Conversion tracking is one of the most important aspects of marketing on any platform, as number of conversions, conversion rate, and cost per conversion are yet three more metrics you can leverage to tell whether or not your ads are performing well and can help you know where you need to optimize.
As you would expect with a subject like conversion tracking, there is a lot to cover, with multiple steps to set up and ways to track. Let’s dive into the different types of conversion tracking LinkedIn offers and how to set it up properly.
The Insight Tag
Note that the Insight Tag will be unique for each ad account you manage (if you’re managing more than one). To find the Insight Tag for your ad account, go to Analyze → Conversion Tracking → Manage Insight Tag → See Tag → I will install the tag myself.
We recommend installing the Insight Tag on all pages of the website, if possible, as this removes any headache later if new webpages are created or you decide to track using different webpages.
But at the very least, the tag should be installed on the landing page right before the closing head tag (</head>). The reason for this is because, if it is any lower on the page, there is a possibility of it not fully loading before someone exits the page, resulting in some tracking falling through the cracks.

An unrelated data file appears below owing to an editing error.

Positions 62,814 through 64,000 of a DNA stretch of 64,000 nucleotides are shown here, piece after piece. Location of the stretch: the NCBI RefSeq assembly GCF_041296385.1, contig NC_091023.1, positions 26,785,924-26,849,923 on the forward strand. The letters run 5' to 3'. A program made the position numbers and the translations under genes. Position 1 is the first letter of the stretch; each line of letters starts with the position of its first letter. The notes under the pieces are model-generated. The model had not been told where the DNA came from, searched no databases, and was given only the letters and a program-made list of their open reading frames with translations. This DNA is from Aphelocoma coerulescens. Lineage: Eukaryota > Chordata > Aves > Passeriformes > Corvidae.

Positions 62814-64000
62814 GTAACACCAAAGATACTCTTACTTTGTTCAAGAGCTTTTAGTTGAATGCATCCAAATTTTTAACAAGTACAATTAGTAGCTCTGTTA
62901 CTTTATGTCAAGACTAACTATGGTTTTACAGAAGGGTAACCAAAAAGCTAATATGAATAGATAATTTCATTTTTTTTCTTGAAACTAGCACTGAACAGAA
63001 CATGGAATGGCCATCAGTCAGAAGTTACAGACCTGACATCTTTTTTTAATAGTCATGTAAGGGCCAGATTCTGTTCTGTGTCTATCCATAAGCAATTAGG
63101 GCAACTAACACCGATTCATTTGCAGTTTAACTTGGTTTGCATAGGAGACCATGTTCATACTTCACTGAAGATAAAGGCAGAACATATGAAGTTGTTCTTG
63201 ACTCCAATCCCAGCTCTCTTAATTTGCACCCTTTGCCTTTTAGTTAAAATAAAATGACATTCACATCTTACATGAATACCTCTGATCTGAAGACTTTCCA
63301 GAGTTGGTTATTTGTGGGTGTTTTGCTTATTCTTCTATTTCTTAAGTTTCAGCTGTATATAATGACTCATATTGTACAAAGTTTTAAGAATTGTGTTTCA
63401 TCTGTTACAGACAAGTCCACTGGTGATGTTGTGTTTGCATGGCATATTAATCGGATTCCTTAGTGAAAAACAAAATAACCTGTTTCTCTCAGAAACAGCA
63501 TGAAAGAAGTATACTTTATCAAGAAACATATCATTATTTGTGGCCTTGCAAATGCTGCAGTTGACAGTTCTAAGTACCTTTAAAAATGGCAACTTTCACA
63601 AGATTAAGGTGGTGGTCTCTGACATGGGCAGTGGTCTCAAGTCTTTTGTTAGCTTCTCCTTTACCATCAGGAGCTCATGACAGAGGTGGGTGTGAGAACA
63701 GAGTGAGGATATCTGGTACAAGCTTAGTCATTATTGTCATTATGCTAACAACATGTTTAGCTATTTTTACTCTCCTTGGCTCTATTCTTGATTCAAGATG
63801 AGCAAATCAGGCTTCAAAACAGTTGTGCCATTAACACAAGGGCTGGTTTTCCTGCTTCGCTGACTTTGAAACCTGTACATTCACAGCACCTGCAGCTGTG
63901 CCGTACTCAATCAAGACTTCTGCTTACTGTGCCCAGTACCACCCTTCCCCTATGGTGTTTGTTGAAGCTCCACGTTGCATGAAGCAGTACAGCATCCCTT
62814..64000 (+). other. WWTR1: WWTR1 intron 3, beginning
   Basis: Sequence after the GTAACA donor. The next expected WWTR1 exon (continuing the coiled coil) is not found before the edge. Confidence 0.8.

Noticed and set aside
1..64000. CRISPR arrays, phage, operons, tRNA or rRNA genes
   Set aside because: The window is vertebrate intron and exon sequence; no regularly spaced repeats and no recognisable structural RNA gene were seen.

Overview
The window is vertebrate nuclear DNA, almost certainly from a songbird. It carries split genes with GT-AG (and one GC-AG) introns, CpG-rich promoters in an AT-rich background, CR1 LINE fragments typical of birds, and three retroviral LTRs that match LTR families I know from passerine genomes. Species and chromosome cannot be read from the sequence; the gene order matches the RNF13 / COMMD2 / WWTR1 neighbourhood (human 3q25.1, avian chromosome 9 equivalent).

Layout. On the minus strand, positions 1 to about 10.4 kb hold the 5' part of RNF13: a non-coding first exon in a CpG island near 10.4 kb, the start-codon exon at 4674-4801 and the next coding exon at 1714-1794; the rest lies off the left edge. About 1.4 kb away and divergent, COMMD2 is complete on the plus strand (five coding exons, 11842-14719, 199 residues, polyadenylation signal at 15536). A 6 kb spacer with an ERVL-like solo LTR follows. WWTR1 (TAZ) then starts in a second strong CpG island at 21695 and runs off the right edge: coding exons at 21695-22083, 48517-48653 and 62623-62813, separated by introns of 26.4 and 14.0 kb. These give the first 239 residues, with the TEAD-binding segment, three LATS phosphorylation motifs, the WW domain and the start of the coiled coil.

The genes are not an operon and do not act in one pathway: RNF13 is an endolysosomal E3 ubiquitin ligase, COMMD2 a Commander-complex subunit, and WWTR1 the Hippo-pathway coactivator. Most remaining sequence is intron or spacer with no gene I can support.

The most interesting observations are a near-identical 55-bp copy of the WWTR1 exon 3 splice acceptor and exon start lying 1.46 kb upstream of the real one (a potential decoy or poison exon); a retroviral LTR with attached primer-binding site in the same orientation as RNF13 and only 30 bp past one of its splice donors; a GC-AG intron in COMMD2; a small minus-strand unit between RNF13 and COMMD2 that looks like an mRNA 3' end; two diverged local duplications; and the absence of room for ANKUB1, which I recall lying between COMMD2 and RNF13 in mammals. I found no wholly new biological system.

There are other methods for manually installing the Insight Tag, such as through Google Tag Manager. For instructions on how to do that, click here.
There are three types of conversion tracking on LinkedIn: page load, event-specific snippet, and event-specific image-based pixel. As a reminder, all of these need the Insight Tag installed to work properly.
Page load tracking is done by using the Insight Tag installed on both the landing page and thank-you page of the conversion event you want to track. Tracking with the event-specific snippet is done by installing a code on a link or button, in order to track a specific action that a user takes.
The event-specific pixel is similar to the new event-specific snippet. The biggest difference is that the image pixel only tracks third-party cookies, rather than both first- and third-party, like the event-specific snippet does. Due to recent privacy updates (like iOS 14), the event-specific image pixel may not be as accurate as the event-specific snippet.
Setting Up Tracking